Punch, or the London Charivari, Vol. 159, September 15, 1920 eBook

This eBook from the Gutenberg Project consists of approximately 49 pages of information about Punch, or the London Charivari, Vol. 159, September 15, 1920.

As a result of the revival of the “Apes v. Angels” controversy, in which Canon BARNES has taken so prominent a part, and Mr. BOTTOMLEY has declared himself as a whole-hearted supporter of DARWIN (vide his article in The Sunday Pictorial), hands will be supple and boneless this autumn, as in fashionable portraits.  This reversion to the prehensile type of hand, so noticeable in the chimpanzee, has its drawbacks, and the rigidity necessary for certain manual functions, such as winding up a motor or opening a champagne bottle, will be furnished by gloves of a stiffer and stronger fabric, ranging from simulation leatherette to chain-mail.

Owing to the continued over-crowding of trains, tubes and motor-buses, elbows will be more prominent and aggressive than ever, and tailors are building a type of coat calculated to relieve the strain on this useful joint by a system of progressive padding, soft inside but resembling a nutmeg-grater at the point of contact with the enemy.

It only remains to be added that in consequence of the publication of the Jewish Protocol and other documents pointing to revolutionary and anarchical Semitic activities, noses will be worn straighter and a la Grecque, and for similar reasons feet will be shorter and with more uplift in the instep.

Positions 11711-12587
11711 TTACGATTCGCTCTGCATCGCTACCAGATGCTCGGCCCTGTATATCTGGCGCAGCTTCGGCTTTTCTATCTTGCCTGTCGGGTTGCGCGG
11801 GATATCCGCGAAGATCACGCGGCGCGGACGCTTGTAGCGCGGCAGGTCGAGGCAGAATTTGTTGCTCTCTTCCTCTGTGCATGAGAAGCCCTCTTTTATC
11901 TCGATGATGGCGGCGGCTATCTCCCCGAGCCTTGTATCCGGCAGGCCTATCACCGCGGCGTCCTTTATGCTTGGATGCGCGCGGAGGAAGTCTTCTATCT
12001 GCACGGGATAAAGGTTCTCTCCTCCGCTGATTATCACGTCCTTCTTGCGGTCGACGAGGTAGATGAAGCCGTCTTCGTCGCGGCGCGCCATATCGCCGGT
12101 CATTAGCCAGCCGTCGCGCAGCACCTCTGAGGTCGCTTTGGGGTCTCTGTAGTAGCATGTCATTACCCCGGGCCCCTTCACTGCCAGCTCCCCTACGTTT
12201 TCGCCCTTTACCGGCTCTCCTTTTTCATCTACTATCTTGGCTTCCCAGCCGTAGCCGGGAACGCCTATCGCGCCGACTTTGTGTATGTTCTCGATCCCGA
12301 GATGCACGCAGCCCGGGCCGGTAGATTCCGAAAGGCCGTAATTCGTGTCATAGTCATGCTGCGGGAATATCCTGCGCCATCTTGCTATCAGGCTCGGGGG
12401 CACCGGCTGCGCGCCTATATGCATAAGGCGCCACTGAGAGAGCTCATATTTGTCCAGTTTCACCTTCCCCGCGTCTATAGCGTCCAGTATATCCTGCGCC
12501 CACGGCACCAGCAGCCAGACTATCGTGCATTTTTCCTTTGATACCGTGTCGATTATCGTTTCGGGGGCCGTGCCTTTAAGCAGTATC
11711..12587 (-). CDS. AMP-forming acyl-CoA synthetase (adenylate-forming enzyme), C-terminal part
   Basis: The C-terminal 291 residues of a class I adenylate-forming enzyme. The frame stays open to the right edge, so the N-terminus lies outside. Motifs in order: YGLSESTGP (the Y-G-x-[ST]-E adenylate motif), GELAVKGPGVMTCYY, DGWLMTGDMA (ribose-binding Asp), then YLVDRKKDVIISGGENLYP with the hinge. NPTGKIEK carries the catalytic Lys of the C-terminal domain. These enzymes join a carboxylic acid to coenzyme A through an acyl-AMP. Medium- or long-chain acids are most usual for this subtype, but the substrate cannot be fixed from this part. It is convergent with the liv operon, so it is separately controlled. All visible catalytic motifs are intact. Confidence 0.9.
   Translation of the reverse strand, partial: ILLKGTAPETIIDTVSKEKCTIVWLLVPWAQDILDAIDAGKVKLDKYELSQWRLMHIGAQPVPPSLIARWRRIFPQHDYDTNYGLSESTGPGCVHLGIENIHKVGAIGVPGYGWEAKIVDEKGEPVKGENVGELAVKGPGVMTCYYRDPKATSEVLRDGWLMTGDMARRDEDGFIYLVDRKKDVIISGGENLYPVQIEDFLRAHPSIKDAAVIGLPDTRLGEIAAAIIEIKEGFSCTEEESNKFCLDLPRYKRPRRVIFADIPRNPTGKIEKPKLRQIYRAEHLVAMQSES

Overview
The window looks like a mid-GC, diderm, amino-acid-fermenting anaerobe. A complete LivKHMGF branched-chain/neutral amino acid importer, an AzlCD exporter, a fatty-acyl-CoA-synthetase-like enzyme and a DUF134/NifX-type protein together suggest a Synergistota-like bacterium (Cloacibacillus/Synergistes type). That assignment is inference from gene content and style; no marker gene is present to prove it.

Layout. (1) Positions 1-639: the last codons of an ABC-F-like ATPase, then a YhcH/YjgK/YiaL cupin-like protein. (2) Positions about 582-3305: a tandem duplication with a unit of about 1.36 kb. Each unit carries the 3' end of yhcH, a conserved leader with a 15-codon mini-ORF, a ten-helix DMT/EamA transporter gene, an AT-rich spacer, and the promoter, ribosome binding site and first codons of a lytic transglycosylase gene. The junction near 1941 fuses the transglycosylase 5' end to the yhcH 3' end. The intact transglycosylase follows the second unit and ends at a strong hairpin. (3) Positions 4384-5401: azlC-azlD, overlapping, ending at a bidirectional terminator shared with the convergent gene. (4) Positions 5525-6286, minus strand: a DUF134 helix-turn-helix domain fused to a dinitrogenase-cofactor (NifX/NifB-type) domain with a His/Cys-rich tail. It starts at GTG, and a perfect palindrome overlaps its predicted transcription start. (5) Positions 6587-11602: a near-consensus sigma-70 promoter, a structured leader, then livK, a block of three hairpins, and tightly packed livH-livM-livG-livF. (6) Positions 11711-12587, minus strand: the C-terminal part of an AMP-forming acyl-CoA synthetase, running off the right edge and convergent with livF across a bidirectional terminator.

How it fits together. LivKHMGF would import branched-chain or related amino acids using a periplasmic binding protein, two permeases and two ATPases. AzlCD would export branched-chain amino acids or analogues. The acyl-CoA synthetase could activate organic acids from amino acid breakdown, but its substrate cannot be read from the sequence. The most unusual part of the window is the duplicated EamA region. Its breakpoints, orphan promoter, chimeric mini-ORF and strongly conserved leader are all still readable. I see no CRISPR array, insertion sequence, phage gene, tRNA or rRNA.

* * * * *

=A Hot Spell.=

From a story for boys:—­

“The heat was so intense that we were perspiring from every paw.”

* * * * *

[Illustration:  SNOWED UNDER.

THE ST. BERNARD PUP (to his Master).  “THIS SITUATION APPEALS TO MY
HEREDITARY INSTINCTS.  SHALL I COME TO THE RESCUE?”

[Before leaving Switzerland Mr. LLOYD GEORGE purchased a St. Bernard pup.]]

* * * * *

[Illustration:  Futurist to Brother Brush (after along country walk in search of a subject). “THIS IS RATHER JOLLY.  WHAT A RELIEF IT IS TO GET AMONGST THE REAL JAGGED STUFF.”]

* * * * *

THE OLD WOMAN’S HOUSE ROCK, SCILLY.

  “Old woman, old woman, old woman,” said I,
    “’Tis a mighty queer place to be building a home
    In the teeth of the gales and the wash of the foam,
  With nothing in view but the sea and the sky;
  It cannot be cheerful or healthy or dry. 
    Why don’t you go inland and rent a snug house,
    With fowls in the garden and blossoming boughs,
  Old woman, old woman, old woman?” said I.

    “A garden have I at my hand
      Beneath the green swell,
    With pathways of glimmering sand
      And borders of shell. 
    There twinkle the star-fish and there
      Red jellies unfold;
    The weed-banners ripple and flare
      All purple and gold. 
    And have I no poultry?  Oh, come

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Punch, or the London Charivari, Vol. 159, September 15, 1920 from Project Gutenberg. Public domain.
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